I just hope they get a handle on this soon and that Don's white blood cell counts come back up.

                                                Michelle 

                                                shellebrownies
                                                Participant

                                                  Thanks, Nicki. I do feel fortunate that it was caught relatively quickly and that he does seem to be responding to treatment. I am still holding out hope that it isn't MRSA, but seeing as he contracted it in the hospital, I do think it a likely scenario. 

                                                  Don doesn't get as "angry" as I do, but he does seem to have a quiet determination that keeps him going. When we didn't get into the medical trial and was offerred to do the Chemo, it wasn't even a question for him. He knew he wasn't going to stop fighting.

                                                  I just hope they get a handle on this soon and that Don's white blood cell counts come back up.

                                                  Michelle 

                                                MichaelFL
                                                Participant

                                                  Forgive me in advance, I may have missed some of your posts. I did read your profile though.

                                                  Was Don ever accepted into Dana-Farber? What about the BRAF test?

                                                  Concerning the Staph: Studies have shown that  it survived on polyester hospital curtains for just under three months, so it is a very tough little monster. People who are otherwise healthy typically do not usually become severely ill from staph infections, but since Don has a weakened immune systems due to chemo, he is at higher risk.

                                                  Sounds like someone at Mass General is not properly washing. Make sure ANYONE THAT TOUCHES OR POKES (or whatever) HIM HAS THEIR HANDS WASHED, and uses a hand sanitizer. Also, avoid sharing personal items such as towels, sheets, razors, combs, clothing etc. Staph infections can spread on objects, as well as from person to person. If you or anyone has a cut or sore, wash your hands, and make sure his towels and linens are washed using detergent and hot water with bleach, and then dried in a hot dryer.

                                                  Thoroughly clean shared items – cellphones, keyboards, pagers – using a 1:100 bleach-water solution.

                                                  Hoping it is not the MSRA variety, but if it is be aware that with the increase of staphylococcal resistance to methicillin, vancomycin (or another glycopeptide antibiotic called teicoplanin) is often a treatment of choice in infections with methicillin-resistant MRSA Recently, however, a few strains of Staphylococcus aureus have even developed some degree of resistance to vancomycin. The vancomycin-resistant strains may be more difficult to treat.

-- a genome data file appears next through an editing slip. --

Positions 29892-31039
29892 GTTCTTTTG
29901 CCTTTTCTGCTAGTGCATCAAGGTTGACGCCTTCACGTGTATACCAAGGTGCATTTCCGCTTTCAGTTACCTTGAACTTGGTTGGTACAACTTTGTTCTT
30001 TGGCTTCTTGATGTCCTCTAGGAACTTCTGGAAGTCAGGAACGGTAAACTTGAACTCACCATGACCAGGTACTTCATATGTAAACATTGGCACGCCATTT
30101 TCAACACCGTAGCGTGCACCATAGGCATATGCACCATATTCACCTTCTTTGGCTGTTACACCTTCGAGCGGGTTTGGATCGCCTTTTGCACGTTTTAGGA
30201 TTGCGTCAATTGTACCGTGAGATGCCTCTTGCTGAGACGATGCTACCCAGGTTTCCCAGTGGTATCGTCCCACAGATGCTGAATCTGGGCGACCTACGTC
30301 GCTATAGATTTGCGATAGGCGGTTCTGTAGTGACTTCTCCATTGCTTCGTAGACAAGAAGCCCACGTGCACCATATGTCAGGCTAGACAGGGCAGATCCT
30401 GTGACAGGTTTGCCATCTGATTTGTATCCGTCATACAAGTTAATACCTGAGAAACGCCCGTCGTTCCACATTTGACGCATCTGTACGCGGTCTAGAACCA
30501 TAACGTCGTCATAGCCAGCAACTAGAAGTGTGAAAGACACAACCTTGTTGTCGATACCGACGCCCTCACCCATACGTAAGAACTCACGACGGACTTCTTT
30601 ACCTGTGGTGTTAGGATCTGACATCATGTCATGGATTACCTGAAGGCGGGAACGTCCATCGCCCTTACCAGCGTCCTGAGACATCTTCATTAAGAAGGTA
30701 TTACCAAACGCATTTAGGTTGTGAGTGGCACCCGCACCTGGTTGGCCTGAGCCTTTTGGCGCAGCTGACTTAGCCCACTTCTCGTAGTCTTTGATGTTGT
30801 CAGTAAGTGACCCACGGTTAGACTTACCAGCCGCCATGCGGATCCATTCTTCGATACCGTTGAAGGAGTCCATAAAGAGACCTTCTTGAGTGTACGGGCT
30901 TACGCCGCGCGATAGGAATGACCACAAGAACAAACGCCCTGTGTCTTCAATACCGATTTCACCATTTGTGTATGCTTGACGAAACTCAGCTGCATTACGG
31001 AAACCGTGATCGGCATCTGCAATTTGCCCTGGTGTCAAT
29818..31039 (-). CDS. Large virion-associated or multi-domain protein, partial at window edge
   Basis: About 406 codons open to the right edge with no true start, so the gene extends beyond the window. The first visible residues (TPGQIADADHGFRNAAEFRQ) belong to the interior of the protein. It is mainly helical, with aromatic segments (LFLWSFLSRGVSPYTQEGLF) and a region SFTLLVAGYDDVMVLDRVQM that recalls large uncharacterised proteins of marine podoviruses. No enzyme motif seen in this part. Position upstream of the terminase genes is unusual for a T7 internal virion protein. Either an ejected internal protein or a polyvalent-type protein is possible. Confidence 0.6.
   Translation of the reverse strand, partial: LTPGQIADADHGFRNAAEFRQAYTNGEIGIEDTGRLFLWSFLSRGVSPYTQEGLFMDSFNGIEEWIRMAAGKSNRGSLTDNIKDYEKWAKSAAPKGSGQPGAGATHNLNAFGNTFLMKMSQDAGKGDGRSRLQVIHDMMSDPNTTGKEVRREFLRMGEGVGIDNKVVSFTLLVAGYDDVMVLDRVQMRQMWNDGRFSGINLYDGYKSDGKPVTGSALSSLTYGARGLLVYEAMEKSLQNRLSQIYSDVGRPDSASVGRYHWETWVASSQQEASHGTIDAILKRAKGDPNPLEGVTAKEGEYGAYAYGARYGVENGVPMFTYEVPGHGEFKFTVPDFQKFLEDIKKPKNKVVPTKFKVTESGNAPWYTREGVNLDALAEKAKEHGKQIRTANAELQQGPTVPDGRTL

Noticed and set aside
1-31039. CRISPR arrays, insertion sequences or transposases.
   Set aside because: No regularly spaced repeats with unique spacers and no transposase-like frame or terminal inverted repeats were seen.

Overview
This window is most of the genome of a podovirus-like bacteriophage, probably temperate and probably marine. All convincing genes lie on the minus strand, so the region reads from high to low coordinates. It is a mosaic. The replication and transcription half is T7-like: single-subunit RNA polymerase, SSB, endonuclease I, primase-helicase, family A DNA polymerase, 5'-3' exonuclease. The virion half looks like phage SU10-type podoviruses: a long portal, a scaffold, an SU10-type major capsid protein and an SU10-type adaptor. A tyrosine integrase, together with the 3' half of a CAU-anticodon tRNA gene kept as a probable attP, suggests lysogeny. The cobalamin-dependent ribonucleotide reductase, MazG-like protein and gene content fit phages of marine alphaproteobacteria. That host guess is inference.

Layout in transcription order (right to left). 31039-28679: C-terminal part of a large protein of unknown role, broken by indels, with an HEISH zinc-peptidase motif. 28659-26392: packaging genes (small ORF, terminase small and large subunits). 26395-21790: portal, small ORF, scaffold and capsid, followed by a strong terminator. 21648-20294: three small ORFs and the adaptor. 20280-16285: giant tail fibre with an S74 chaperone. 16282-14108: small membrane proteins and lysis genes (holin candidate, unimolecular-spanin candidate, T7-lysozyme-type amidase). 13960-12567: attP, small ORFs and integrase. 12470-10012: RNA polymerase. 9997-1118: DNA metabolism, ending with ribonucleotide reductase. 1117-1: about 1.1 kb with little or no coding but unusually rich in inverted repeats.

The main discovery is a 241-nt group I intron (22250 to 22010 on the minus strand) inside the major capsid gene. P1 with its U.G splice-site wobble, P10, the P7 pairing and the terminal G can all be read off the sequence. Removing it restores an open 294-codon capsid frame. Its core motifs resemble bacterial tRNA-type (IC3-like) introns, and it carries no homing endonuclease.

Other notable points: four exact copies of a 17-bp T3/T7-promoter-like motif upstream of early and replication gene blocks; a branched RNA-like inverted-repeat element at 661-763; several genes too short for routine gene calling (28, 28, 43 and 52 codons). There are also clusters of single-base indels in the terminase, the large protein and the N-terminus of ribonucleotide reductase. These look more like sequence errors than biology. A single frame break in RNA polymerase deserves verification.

Michael

                                                  MichaelFL
                                                  Participant

                                                    Forgive me in advance, I may have missed some of your posts. I did read your profile though.

                                                    Was Don ever accepted into Dana-Farber? What about the BRAF test?

                                                    Concerning the Staph: Studies have shown that  it survived on polyester hospital curtains for just under three months, so it is a very tough little monster. People who are otherwise healthy typically do not usually become severely ill from staph infections, but since Don has a weakened immune systems due to chemo, he is at higher risk.

                                                    Sounds like someone at Mass General is not properly washing. Make sure ANYONE THAT TOUCHES OR POKES (or whatever) HIM HAS THEIR HANDS WASHED, and uses a hand sanitizer. Also, avoid sharing personal items such as towels, sheets, razors, combs, clothing etc. Staph infections can spread on objects, as well as from person to person. If you or anyone has a cut or sore, wash your hands, and make sure his towels and linens are washed using detergent and hot water with bleach, and then dried in a hot dryer.

                                                    Thoroughly clean shared items – cellphones, keyboards, pagers – using a 1:100 bleach-water solution.

                                                    Hoping it is not the MSRA variety, but if it is be aware that with the increase of staphylococcal resistance to methicillin, vancomycin (or another glycopeptide antibiotic called teicoplanin) is often a treatment of choice in infections with methicillin-resistant MRSA Recently, however, a few strains of Staphylococcus aureus have even developed some degree of resistance to vancomycin. The vancomycin-resistant strains may be more difficult to treat.

                                                    Michael

                                                      shellebrownies
                                                      Participant

                                                        It's okay, Michael…let me catch you up: